Strip Down, Rise Up

Movie review by
Barbara Shulgasser-Parker, Common Sense Media
Strip Down, Rise Up Movie Poster Image
Traumatized women heal by pole dancing; language, sexuality.
  • R
  • 2021
  • 112 minutes

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A lot or a little?

The parents' guide to what's in this movie.

Positive Messages

Women can unlock their bodies through sensual movement. It's time for women to step into their power. Sometimes confronting demons can help disperse them. Women who embrace their sexuality can help themselves feel powerful and release themselves from self worth emanating from male approval. Fashion magazines and other media outlets try to persuade women that there's only one kind of female body shape that society deems attractive. Bodies that don't conform to narrow criteria regarding weight, height, and facial features are attractive, despite what advertisers and the media tell us.


Positive Role Models

Women suffering loss, trauma, sexual abuse, and other hurts, who may be dominated by controlling husbands or boyfriends, try to heal themselves through pole dancing.


Women describe being raped and sexually abused, one by a family friend.  A woman describes bring raped in college by a friend, then bullied and ostracized until she dropped out of school. Another was drugged and raped at age 13. A former child gymnast describes being violated by Larry Nassar, the Olympic women gymnastics doctor who was convicted of molesting many female gymnasts. Many kept the abuse secret. Some are ashamed, as if the women were at fault for the terrible behavior of the attackers.


A man on social media posing as a former porn actress uses crude language about ejaculating on a woman's face, and "draining balls," and "squirt."   Many moves in pole dancing are overtly sexual. Women are encouraged in class to feel free in their bodies. Women wear bikini-like outfits so their skin "sticks" to the pole as they perform complex moves. A teacher encourages women in the class to embrace themselves as they are. One woman who would like to lose 100 pounds describes how sexual abuse made her shut down and put on weight to hide her sexuality. One woman describes appearing in porn movies and continuing to go to church until someone who recognized her from her films reported her to the pastor, who asked her not to return. One student reports she successfully completed her "homework," to give her husband a lap dance.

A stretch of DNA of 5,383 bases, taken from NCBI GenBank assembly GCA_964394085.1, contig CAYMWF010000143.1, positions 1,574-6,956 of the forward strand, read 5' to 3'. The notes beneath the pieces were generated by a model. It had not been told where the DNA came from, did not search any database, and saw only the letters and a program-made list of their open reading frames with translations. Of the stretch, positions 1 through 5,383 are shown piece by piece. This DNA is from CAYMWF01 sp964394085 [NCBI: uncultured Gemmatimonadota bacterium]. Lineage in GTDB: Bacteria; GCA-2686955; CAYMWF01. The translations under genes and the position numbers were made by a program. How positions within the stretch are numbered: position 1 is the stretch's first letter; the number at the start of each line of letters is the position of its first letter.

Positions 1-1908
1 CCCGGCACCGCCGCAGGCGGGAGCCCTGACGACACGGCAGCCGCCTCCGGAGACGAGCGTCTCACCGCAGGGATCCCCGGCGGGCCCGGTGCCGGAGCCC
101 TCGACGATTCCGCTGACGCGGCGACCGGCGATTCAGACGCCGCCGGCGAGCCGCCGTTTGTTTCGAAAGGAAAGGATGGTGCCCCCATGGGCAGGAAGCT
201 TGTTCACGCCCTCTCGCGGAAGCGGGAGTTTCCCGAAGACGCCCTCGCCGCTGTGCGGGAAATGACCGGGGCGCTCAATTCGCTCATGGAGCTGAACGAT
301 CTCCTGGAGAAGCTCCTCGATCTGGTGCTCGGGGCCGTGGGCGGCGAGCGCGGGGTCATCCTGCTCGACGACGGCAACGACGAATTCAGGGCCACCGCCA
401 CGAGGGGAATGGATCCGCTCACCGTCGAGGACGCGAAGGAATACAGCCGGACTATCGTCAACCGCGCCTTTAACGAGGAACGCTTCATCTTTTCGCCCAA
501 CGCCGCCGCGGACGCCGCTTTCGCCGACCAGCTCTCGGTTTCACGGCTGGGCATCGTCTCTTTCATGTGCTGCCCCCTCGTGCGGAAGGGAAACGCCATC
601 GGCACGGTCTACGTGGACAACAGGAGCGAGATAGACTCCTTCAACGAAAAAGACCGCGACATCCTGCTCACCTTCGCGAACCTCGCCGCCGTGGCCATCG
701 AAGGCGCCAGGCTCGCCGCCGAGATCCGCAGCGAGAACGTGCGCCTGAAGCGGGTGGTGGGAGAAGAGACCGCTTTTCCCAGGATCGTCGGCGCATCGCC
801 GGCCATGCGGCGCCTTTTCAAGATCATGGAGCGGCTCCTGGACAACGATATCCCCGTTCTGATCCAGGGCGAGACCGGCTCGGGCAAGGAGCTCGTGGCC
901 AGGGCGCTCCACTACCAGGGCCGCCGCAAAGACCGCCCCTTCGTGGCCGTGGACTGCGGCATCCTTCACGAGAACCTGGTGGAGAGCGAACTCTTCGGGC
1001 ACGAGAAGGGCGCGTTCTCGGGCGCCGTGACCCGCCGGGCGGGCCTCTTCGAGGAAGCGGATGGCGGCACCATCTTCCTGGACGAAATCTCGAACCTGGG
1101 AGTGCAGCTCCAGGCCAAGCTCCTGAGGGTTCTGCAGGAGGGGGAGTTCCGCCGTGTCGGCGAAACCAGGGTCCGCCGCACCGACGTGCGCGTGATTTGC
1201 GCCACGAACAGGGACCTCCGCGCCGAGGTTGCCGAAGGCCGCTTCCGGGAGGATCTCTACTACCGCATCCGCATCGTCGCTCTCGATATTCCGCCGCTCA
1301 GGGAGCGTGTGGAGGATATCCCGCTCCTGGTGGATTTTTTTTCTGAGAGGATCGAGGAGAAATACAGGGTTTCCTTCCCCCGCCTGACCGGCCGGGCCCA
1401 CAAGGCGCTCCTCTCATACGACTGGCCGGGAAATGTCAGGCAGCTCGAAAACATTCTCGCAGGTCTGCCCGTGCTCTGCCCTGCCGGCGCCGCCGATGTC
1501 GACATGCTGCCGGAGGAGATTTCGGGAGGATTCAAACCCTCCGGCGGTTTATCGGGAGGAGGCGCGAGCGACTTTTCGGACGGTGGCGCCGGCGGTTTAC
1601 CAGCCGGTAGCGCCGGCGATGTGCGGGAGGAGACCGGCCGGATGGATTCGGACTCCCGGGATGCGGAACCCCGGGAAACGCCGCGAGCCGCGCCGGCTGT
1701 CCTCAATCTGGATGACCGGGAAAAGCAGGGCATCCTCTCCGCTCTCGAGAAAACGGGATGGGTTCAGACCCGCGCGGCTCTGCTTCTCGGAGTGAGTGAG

"F--k," "s--t," "p---y," "vulva," "come," "hell," "ass," "bitch," "suck," "balls," and "squirt."

Drinking, Drugs & Smoking

Adults drink alcohol.

What parents need to know

Parents need to know that while pole dancing is often seen only as a seedy strip club staple, Strip Down, Rise Up looks at women who practice pole dancing as a way of reclaiming their bodies after sexual abuse and other trauma. This 2021 documentary, with lots of raunchy language and frank sexual discussion, follows beginners through a pole dancing course where the women wrenchingly reveal their emotional damage, feelings of self hatred, distorted body image, and experiences of rape and sexual abuse. Blame is placed on a male-dominated society that devalues women and objectifies them sexually, putting women at the wrong end of a power dynamic, but decent men are lauded and invited into this world of healing. One woman describes being sexually assaulted as a child by the convicted sexual abuser Larry Nassar, the Olympic women's gymnastics team doctor who violated young girls while parents were in the examining room. Pole dancing is also presented as a form of exercise and as a competitive sport. Women move sensually, wearing skimpy outfits. Language includes "f--k," "s--t," "p---y," "vulva," "come," "hell," "ass," "bitch," "suck," "balls," and "squirt." Adults drink alcohol.

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What's the story?